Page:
After a decade at the top, time has finally started taking a toll on Bolt and the hunger, it seems, is no longer there. Having achieved all that he could have wanted, he now finds it harder to motivate himself to train.

So the legend will make the World Championships in London, England, in August his last hurrah. He will end his illustrious career by running in the 100m only. This comes as a surprise to many as he favours the 200m, but this may be the greatest move of his storied career and one which could prove crucial in preserving his unbeaten legacy at major athletics championships since 2008.

Why is this so? Wayde Van Neikerk, the South African who set the world record in the 400m final at the Olympic Games in Rio de Janiero in Brazil last year and who has continued with his impressive form this season, has indicated that he will be contesting the 200m at the World Championships in London.

It is not known if he could actually beat Bolt in a 200m contest, but what is certain, is that Van Niekerk is creeping up on the world record, and with much younger legs and a greater hunger the South African is a real threat to the Jamaican superstar.

The tragic loss of his dear friend Germaine Mason, who died in a motorcycle crash earlier this year, set back the training of the 'ageing' Bolt, who took the loss very hard. That coupled with the perennial back problems which will require realignment in Germany means that the big man still has some catching up to do as he has looked sluggish in his early season races.

Van Neikerk isn't the only threat that Bolt faces, as his training partner, friend and the man he has dubbed “heir apparent” Yohan Blake, is returning to real form this season, claiming the sprint double at the National Championships in June.

The threats are real and rising as the younger, hungrier athletes take aim at the bull's eye on Bolt's back. Too many athletes, in a variety of sports, have overstayed their welcome and diminished their own legacy by doing so. Bolt is smart and is likely to leave the sport at the top of his game, walking away gloriously as an immortal.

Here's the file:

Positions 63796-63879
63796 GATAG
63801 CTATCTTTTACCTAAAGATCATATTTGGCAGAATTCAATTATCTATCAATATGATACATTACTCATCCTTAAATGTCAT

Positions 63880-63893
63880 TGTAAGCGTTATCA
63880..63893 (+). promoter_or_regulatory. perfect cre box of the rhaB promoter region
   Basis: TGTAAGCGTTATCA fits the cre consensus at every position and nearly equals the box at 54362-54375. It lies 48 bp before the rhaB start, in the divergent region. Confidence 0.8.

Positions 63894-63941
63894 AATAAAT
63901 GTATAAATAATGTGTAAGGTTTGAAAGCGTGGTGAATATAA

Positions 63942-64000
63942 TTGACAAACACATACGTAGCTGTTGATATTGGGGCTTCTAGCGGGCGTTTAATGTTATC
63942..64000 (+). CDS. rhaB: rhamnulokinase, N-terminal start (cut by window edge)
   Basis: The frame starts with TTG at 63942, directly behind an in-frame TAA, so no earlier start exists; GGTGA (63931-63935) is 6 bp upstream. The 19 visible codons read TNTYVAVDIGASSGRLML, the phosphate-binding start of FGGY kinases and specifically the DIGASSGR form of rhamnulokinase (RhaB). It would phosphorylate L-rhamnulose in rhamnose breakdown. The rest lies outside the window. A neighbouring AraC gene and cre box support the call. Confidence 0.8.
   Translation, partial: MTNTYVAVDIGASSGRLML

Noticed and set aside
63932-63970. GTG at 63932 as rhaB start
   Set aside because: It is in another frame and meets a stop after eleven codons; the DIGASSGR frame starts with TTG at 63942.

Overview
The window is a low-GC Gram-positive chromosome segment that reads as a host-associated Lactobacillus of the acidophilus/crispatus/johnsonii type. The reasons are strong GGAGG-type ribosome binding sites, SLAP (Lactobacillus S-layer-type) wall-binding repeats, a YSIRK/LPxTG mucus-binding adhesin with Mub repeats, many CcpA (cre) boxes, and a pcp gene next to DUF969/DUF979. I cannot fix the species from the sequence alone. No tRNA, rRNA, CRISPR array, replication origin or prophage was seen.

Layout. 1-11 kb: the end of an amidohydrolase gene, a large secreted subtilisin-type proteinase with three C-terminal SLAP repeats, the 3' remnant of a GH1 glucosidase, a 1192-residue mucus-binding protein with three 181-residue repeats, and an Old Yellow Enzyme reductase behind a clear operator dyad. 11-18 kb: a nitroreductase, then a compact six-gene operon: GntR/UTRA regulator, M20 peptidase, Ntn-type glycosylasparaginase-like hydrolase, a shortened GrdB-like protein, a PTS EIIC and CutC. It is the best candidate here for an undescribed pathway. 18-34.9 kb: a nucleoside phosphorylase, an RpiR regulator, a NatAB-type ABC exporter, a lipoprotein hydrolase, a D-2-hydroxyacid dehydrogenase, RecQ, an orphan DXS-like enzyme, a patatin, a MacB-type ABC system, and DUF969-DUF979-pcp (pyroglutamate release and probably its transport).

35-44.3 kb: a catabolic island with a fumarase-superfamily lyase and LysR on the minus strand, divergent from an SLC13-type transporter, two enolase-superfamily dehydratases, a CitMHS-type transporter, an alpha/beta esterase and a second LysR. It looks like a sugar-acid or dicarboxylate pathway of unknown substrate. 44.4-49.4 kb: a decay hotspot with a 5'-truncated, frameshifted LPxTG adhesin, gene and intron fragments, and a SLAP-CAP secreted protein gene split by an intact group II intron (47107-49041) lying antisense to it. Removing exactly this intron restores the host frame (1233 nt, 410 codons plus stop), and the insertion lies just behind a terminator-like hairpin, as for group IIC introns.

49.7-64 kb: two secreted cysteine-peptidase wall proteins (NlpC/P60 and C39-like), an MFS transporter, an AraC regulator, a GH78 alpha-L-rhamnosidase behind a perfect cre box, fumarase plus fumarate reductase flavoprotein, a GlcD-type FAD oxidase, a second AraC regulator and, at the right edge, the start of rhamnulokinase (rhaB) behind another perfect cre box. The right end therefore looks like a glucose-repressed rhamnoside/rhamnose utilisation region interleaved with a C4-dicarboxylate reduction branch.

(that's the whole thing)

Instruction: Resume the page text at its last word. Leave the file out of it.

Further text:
So while many of us continue to cling to the slim belief that he may do an about face and cancel his plans for retirement, it is beyond a shadow of a doubt the right time for Bolt to take a bow and leave with a smile on his face, instead of regrets in his heart.

Let us then prepare ourselves for what will be the last episode in the greatest ever show in track and field; this as we await the coming and crowning of the new king of sprinting.

Track and field becomes obscure in the U.S.

By Jaime C. Harris | New York Amsterdam News

The Green Packers’ superlative quarterback, Aaron Rodgers, arguably the NFL’s best player, could walk down the streets of Helsinki, Finland, Zurich, Switzerland or St. Kitts and Nevis—a two-island country in the West Indies—relatively unnoticed.

Same for Clayton Kershaw, the Los Angeles Dodgers’ wondrous three-time Cy Young award winner and 2014 National League MVP. Not so for Usain Bolt.

The nine-time Olympic gold medalist in the 100- and 200-meters, as well the 4x100 meter relay, is mobbed like a rock star across Europe, Asia, Africa and the Caribbean. Many other of his track and field brethren are also subject to being surrounded by adoring fans seeking autographs and photos for Instagram consumption while abroad.

But here in the United States, Olympic gold medal sprinter and Los Angeles native Allyson Felix, one of the world’s most recognizable female athletes, is as inconspicuous as she is fawned over outside of her home country.

For several decades, the popularity of track and field and its pre-eminent performers has gradually declined among U.S. sports fans.

There was a time when the sport was markedly more prominent in America than professional football and basketball. Jesse Owens became a historical figure and symbol of American pride when he single-handedly dispelled Adolf Hitler’s postulations of Aryan superiority by winning four gold medals at the Olympic Games in Berlin, Germany in 1936.

For a period during the 1980s, sprinter Carl Lewis was more famous than Michael Jordan. However, the globalization of basketball and exploding interest in the NFL, as well as the shift in the economics of sports, have rendered track and field a second tier sport in the United States.

So as the 30-year-old Bolt prepares to end his unparalleled competitive career at the World Championships in London next month, the sport’s lone transcendent personality will further tow track and field away from the American fans’ consciousness.